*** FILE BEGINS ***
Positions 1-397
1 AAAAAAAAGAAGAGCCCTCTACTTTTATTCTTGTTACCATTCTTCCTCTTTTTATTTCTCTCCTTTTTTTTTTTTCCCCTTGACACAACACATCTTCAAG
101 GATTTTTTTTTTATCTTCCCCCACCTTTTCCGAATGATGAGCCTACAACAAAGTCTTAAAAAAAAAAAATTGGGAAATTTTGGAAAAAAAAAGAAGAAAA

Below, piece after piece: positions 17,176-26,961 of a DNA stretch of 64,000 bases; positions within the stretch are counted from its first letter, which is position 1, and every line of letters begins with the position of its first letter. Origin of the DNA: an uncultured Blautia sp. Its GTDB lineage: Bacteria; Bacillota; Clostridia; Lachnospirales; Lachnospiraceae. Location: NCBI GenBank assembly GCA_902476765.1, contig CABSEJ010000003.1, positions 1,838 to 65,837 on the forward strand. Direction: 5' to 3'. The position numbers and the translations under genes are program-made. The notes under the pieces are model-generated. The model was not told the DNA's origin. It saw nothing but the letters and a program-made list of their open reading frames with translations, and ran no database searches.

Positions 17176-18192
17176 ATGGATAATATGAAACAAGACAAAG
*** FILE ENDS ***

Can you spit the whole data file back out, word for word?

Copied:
Positions 1-397
1 AAAAAAAAGAAGAGCCCTCTACTTTTATTCTTGTTACCATTCTTCCTCTTTTTATTTCTCTCCTTTTTTTTTTTTCCCCTTGACACAACACATCTTCAAG
101 GATTTTTTTTTTATCTTCCCCCACCTTTTCCGAATGATGAGCCTACAACAAAGTCTTAAAAAAAAAAAATTGGGAAATTTTGGAAAAAAAAAGAAGAAAA

Below, piece after piece: positions 17,176-26,961 of a DNA stretch of 64,000 bases; positions within the stretch are counted from its first letter, which is position 1, and every line of letters begins with the position of its first letter. Origin of the DNA: an uncultured Blautia sp. Its GTDB lineage: Bacteria; Bacillota; Clostridia; Lachnospirales; Lachnospiraceae. Location: NCBI GenBank assembly GCA_902476765.1, contig CABSEJ010000003.1, positions 1,838 to 65,837 on the forward strand. Direction: 5' to 3'. The position numbers and the translations under genes are program-made. The notes under the pieces are model-generated. The model was not told the DNA's origin. It saw nothing but the letters and a program-made list of their open reading frames with translations, and ran no database searches.

Positions 17176-18192
17176 ATGGATAATATGAAACAAGACAAAG